Letters to the editor

  • by BAR staff
  • Wednesday August 14, 2019
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Letters to the editor

'Booger drag doesn't pay'

Hi. I recently read an article, "Drag queens seek fair pay" [August 8], written by Matthew S. Bajko. Thank you for doing such a story. I'm also so sorry that some of those you interviewed expected to be paid (LOL) and were not thankful for such press. As a drag queen in San Francisco, I find the entire movement and petition to be naive and delusional.

As a seasoned San Francisco queen, I have a completely different outlook on this issue. Also, most top-tier SF queens do not have this issue and do not support such a thing, as it's simple math. If there are only 20 people at your show, how do you expect to get paid? Where is this money coming from? Is there a money tree growing in the alley? I would love to include my personal post on the conversation considered as a letter to the editor. And my personal post garnered over 200 comments and 200 likes in less than 24 hours. The queen with the petition has literally 237 followers. So, she should definitely take notes on my advice.

This SF drag artists pay petition — if you want to get paid more, then stop taking gigs that only pay $25, and if you're only being offered $25 gigs then obviously you need to step your drag up. Booger drag doesn't pay, so stop being a booger and you'll get paid more. Also, instead of a petition, spend time building your social media up. If you're not getting the following you want, then maybe you need to rethink your brand of drag. If you're not marketable then you're not marketable. Just because you do drag doesn't mean you're a professional drag queen; there are a handful of professional drag queens in SF that are making good money. Maybe eyeball what they're doing and take notes. And yes, I said BOOGER.

Sasha Soprano

San Francisco

[Editor's note: That's right, newspapers have an ethical responsibility not to pay for interviews, sources and/or materials, event/political tickets, etc. The Bay Area Reporter adheres to those standards.]

Upset with name in article

I would like to address a problem with a recent article written by Matthew S. Bajko about unfair pay in the SF drag world.

While I truly appreciate you guys shedding light and bringing attention to this issue I am truly bothered by Mr. Bajko's decision to include drag king Holden Wood's real name. This is upsetting because I know the Holden Wood specifically requested that their actual name be left out of the article. Not only is it disrespectful and unprofessional of Mr. Bajko to do this, but it is also negligent. Your journalist did not consider the possibility that an obsessed fan or disturbed individual could use Holden's real name for inappropriate purposes. For your journalist to not take into consideration the safety of the person they are interviewing but to also ignore their request for that personal information to be withheld is disgraceful and wrong. I truly hope you are able to resolve this issue not only for these reasons but to also show your readers that your publication has professional integrity.

Amanda Love

Oakland, California

[Editor's note: Prior to publication Holden Wood did not ask Mr. Bajko to withhold their non-drag name, which is publicly available on their website. If Wood had, Mr. Bajko would have discussed it with me. On August 9, we removed Wood's names and comments from the online version of the article. On August 8, we changed the headline of the online version to "drag performers" so as to be more inclusive of the petition effort, as opposed to the original headline that referenced drag queens.]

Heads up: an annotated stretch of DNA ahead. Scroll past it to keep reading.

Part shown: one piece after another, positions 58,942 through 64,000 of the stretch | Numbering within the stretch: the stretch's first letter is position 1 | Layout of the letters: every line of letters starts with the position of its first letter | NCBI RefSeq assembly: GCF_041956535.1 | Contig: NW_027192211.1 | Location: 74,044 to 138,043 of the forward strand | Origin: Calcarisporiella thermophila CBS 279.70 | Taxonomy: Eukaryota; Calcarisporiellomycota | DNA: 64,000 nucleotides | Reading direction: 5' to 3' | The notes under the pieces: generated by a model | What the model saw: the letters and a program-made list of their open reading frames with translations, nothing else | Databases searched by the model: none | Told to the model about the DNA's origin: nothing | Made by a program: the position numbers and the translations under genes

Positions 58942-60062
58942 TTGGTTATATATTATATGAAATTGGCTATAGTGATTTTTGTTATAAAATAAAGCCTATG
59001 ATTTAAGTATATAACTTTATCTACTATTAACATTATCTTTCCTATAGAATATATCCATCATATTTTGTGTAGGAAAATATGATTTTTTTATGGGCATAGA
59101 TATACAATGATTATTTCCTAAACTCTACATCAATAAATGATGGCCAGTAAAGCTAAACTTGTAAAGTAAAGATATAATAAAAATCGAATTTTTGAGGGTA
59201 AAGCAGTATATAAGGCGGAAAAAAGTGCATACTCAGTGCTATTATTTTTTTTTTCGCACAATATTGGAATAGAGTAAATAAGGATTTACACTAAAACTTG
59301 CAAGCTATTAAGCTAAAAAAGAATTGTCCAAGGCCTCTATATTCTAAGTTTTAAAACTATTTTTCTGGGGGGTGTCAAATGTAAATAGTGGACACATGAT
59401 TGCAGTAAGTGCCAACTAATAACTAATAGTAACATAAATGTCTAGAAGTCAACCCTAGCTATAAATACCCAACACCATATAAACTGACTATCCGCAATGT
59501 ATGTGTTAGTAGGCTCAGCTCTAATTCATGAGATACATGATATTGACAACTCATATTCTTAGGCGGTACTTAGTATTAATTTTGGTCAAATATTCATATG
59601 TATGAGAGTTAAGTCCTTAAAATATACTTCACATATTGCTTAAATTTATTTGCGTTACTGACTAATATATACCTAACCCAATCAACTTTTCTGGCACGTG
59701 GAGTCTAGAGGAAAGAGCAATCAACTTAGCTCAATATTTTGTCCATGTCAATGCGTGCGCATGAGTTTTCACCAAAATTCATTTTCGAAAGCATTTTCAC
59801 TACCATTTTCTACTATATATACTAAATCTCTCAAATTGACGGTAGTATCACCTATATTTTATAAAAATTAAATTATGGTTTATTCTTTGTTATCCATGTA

Underlying issue in 'bathroom bills'

Gwendolyn Ann Smith's "Emerging victorious" Transmissions column [August 1] about the death of North Carolina's House Bill 2 reveals the actual underlying issue in the so-called bathroom bills: access to "other facilities" that include "multiple occupancy ... showers or changing facilities." Today, four in five transgender women have not had genital surgery, some number of them by choice. Some of these individuals maintain an interest in using their original organs sexually, with women, as evidenced by the "cotton ceiling" complaint of lesbians unwilling to have sex with anybody with such a body. Single genital sex-based facilities protect the legitimate privacy rights of women and girls (cissexual and transsexual alike). They also protect them from misguided souls like Canada's Jessica Yaniv. [Yaniv is a trans woman who's the subject of several allegations of harassment.]

How, then, is it transphobic to find the North Carolina consent decree problematic? And what of the Equality Act, now stalled in the Senate? That bill would open every "shared facility, including a restroom, a locker room, and a dressing room" to anyone on the basis of "gender-related identity, appearance, mannerisms, or other gender related characteristics." The state of Utah now has a law protecting transgender and nonbinary people from housing and employment discrimination while allowing the type of single facilities accommodations that transgender high school students taking legal action against their schools routinely turn down. Mistrusting individuals who turn down such accommodations and push for access to multiple occupancy facilities is prudence, not bigotry.

Transition for people assigned male at birth involves more than identifying as women: it involves identifying WITH women. It calls for acknowledging the female culture of protecting from the male gaze and potential male sexual/fetish predation, and assimilating into that culture. Nothing says one must not really be a woman like objecting to, and fighting, that culture and the genital sex-divided facilities it necessitates.

Beth Elliott

Oakland, California